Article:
So I would caution families to avoid the following: (1) blaming; (2) shaming, (3) secrecy, (4) public scenes and (5) trying to take responsibility for and force actions on another. When Paul wrote to the Galatians in Chapter 6, verse 2 saying "Help carry each other’s burdens," I do not think that means to take over the burdens of others. In fact, I think burdens are learning opportunities and when we take over, we are actually stealing the chance to grow from the individual involved.
Now, do I think this is easy? Certainly not. Family do and should be supportive of one another and be encouraging to one another in practical as well as emotional and educational ways. But we don't get to badger, batter or belittle another and call it supporting or encouraging. I have learned the value of asking if I might make a suggestion. I have learned the value of just listening and cheering for the better ideas that are discussed. I have learned that sometimes other people can more effectively coach my loved one than I can. And I have learned that love has to trump "being acknowledged as right."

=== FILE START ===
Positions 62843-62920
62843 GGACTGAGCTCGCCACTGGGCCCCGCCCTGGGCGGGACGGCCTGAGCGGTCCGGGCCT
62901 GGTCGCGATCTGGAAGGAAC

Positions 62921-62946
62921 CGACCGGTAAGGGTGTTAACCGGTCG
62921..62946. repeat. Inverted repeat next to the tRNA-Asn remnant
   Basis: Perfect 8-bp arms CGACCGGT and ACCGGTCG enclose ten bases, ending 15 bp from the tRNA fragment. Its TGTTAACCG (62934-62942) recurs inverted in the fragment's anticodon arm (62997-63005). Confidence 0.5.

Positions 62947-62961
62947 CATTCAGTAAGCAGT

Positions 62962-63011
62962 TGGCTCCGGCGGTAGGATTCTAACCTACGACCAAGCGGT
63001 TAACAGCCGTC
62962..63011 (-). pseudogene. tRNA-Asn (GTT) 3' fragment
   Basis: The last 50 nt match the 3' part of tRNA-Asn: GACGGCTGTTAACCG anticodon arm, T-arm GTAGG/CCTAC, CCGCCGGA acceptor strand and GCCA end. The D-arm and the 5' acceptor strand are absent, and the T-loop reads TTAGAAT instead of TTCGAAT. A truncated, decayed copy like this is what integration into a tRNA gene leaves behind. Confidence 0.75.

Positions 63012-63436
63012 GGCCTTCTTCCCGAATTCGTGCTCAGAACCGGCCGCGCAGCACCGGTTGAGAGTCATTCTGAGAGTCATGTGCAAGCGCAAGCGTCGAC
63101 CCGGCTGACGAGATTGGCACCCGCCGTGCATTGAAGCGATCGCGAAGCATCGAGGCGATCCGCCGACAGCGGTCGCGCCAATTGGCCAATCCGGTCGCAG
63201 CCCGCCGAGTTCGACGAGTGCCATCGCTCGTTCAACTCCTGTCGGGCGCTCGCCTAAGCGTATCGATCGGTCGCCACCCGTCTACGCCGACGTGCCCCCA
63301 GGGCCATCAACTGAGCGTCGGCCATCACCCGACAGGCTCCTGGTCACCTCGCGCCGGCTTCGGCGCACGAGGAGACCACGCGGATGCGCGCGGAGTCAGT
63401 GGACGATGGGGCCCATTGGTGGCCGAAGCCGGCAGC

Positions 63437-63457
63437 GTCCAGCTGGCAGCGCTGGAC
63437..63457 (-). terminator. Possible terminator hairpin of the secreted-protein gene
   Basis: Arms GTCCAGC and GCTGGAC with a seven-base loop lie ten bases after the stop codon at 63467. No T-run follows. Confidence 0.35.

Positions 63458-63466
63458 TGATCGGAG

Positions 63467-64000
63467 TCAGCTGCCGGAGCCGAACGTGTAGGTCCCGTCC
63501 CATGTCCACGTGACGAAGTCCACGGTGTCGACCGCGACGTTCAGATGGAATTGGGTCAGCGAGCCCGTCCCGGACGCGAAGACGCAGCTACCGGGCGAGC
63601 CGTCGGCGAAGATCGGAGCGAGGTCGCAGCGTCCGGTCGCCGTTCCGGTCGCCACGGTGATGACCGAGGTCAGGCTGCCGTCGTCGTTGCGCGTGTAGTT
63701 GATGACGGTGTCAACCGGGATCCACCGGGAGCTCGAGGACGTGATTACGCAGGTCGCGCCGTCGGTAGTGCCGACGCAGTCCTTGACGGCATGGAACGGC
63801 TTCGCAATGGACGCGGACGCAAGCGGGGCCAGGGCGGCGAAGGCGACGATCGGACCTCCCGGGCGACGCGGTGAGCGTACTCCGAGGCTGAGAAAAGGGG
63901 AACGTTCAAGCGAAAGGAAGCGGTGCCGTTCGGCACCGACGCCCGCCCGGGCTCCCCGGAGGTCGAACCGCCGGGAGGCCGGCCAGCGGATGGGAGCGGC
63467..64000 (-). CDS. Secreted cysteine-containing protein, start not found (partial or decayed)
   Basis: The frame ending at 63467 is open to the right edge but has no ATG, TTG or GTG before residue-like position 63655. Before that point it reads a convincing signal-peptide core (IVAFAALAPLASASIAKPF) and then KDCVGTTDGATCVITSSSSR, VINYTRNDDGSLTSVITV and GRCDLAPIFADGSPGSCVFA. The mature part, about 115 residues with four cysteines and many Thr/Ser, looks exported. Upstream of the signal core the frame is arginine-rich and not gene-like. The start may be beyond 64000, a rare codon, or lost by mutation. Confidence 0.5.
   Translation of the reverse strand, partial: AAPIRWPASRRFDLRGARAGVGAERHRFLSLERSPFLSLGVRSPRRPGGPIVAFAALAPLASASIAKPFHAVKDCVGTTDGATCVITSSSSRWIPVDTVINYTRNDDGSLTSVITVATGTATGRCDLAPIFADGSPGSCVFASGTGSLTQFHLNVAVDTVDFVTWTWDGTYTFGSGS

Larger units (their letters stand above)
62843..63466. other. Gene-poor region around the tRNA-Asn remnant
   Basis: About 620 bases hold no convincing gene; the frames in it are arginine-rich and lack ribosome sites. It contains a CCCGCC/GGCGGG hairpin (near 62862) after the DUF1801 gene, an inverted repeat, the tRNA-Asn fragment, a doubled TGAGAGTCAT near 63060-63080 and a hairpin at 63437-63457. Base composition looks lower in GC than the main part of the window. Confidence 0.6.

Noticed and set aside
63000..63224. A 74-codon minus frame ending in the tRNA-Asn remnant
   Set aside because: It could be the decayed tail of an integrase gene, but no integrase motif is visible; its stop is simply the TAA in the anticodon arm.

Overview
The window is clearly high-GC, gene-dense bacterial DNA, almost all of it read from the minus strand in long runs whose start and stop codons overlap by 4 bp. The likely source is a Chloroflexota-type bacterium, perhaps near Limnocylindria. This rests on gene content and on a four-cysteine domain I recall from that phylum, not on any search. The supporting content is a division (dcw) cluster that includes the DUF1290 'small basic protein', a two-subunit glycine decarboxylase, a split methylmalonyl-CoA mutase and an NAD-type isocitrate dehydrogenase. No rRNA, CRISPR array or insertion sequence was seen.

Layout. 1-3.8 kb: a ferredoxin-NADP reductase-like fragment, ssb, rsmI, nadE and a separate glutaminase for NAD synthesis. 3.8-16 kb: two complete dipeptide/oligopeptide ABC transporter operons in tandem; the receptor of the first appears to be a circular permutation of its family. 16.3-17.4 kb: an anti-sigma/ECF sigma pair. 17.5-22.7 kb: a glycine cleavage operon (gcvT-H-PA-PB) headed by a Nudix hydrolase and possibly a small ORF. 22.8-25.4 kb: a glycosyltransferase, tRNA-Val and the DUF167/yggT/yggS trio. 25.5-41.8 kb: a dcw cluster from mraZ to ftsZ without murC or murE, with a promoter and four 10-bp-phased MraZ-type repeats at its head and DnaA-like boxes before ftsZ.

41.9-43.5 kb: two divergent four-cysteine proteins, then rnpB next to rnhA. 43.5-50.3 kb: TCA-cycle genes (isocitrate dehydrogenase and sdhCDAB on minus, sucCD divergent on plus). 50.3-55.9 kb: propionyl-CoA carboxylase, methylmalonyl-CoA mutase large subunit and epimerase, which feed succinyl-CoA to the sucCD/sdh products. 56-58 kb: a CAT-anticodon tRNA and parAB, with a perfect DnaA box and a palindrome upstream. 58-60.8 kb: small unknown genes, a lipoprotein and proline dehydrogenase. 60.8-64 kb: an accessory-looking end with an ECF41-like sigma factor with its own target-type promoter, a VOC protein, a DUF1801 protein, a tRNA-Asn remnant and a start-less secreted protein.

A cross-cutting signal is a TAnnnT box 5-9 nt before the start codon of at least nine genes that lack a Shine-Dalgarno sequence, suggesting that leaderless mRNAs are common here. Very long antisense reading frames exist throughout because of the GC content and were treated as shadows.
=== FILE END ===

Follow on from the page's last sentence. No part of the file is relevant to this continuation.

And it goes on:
I am very grateful to the family member, extended family, friends, strangers, counselors and others who gently made an observation, reinforced the flickering light that is the precursor to change, affirmed the Love of Christ to my child, spouse, parent, sibling, family of choice, friend and myself. We all need that and we don't get to demand to whom or from whom that type of blessing presents before us.
So here is what I recommend: (1) Pray, pray and keep praying. (2) Listen. Listen. (3) Love, Love. (3) Support folks who have prayerfully decided that they need to say "no" to something. (4) Encourage growth, hope, faith, joy and love at all times and in all places with everyone. (5) Remember none of us knows everything about another or another's situation, but God does. (See item 1.) And lastly, when presented with the opportunity, (6) return anger with kindness, giving the fear to God who knows exactly what to do with it.